Sunday, September 30, 2012
Corn Cob Jelly Recipe
Corn Cob Jelly is a food that has been around for a long, long time. Our ancestors knew how to use and reuse so many items that we just throw away. One of these items was the corn cob. Once you get through with eating a piece of corn-on-the-cob, save the cob next time. We freeze ours in a baggie until I have enough to make some corn cob jelly. Try it sometime and you will become a fan also!
Corn Cob Jelly
12 corn cobs
3 qts. water
2 T. lemon juice
1 T. butter or margarine
As you can tell by my photo, the cobs do not have to be picked clean to use. After we eat the corn, I just stick them in the baggie in the freezer. When I am ready to make the jelly, I just pull them out, break them in half (so they will all fit in my pot) and start cooking!
Put the cobs in a pot, add the water and turn it on high to boil. Once it begins to boil, let it boil (a hard boil) for 30 minutes. At this point, prepare your jars by either running them through the heat cycle of your dishwasher; boiling them for 10 minutes; or putting them in a warm oven for 15 minutes. Also, put on a pot of water to boil for processing.
Once the cobs have hard boiled for 30 minutes, place a colander or strainer over another pot and strain the cobs and water. The water that is now in the bottom pot will be used (prepared liquid). Set the strainer/colander of cobs aside. Measure the liquid. I usually have 4 cups of prepared liquid at this point. After measuring, pour the liquid back into either pot and add in the lemon juice, butter and pectin. Turn on the stove to medium-high and bring the liquid to a boil. Stir occasionally. As it is cooking, measure out the sugar. You will match sugar-to-liquid equally. If you had 4 cups of prepared liquid than use exactly 4 cups of sugar. OK?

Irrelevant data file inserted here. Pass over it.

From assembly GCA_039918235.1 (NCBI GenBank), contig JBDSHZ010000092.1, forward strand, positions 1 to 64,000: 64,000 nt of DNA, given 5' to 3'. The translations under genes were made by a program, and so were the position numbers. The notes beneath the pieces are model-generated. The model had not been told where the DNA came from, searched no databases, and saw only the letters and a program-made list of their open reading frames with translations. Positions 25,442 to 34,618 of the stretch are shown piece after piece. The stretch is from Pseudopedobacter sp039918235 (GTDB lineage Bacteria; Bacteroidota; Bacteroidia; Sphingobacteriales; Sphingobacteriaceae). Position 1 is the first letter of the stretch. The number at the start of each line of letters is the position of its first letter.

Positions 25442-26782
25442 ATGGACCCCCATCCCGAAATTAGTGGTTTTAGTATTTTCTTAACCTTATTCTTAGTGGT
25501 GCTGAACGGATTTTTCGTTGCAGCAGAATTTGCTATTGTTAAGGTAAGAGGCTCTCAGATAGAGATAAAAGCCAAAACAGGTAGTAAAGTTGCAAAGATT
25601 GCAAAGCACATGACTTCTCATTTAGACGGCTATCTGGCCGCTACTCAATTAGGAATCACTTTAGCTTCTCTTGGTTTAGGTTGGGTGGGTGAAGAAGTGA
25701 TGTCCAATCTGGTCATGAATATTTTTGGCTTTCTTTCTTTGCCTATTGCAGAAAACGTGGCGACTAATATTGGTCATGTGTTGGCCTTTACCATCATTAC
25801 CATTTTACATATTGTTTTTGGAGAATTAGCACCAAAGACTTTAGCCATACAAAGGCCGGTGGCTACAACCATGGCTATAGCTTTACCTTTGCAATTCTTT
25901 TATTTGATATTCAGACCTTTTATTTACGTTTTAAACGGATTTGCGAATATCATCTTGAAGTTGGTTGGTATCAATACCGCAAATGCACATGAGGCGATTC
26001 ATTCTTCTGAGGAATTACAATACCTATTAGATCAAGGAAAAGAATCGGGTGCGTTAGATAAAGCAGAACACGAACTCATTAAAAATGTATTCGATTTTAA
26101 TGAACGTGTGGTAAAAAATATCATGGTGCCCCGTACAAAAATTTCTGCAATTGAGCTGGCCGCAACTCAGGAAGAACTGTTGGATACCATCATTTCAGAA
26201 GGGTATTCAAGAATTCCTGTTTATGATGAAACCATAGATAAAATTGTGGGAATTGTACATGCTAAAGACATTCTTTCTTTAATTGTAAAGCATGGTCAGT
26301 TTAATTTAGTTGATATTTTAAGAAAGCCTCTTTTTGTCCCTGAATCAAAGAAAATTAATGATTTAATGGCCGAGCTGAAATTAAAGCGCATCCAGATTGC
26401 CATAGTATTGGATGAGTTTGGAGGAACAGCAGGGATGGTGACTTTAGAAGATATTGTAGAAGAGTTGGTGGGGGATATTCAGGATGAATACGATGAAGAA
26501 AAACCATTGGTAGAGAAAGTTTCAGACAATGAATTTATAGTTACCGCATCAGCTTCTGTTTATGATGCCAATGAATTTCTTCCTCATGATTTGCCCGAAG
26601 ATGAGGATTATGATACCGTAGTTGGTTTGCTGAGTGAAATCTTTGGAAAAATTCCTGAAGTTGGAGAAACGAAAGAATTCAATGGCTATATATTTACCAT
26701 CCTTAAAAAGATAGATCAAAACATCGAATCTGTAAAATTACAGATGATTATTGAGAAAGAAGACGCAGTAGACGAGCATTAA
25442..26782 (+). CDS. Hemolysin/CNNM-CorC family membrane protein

Once the mixture is boiling, stir in the sugar. Stir constantly. Let it come back to a full boil and boil for exactly one minute and remove from heat. Begin ladling the hot jelly into jelly jars, seal and process in water bath for 10 minutes.Here is what it looks like when done. Isn't it pretty?
I think the most surprising thing about Corn Cob Jelly is the taste. It is nice and sweet and tastes a lot like honey. Seriously, it does! Even my 8 year old, who is a truly picky eater likes it. Of course, I did not tell him what it was before I made him try it but.... :-)
Now for the corn cobs we set aside earlier, I just leave them out and let them dry out and then store them until I am ready to do a campfire and use them for kindling. They burn nicely!
This will make 6 half-pint jars.
SIDE NOTE: These were made for our family's consumption. If you are making them to give as gifts, cut the kernels from the cobs before eating them and use cobs that have not been "bit" on. :-)
If you would like to learn more about canning, click here to go to my Dehydrating & Canning page or purchase the Ball's Complete Book of Preserving.
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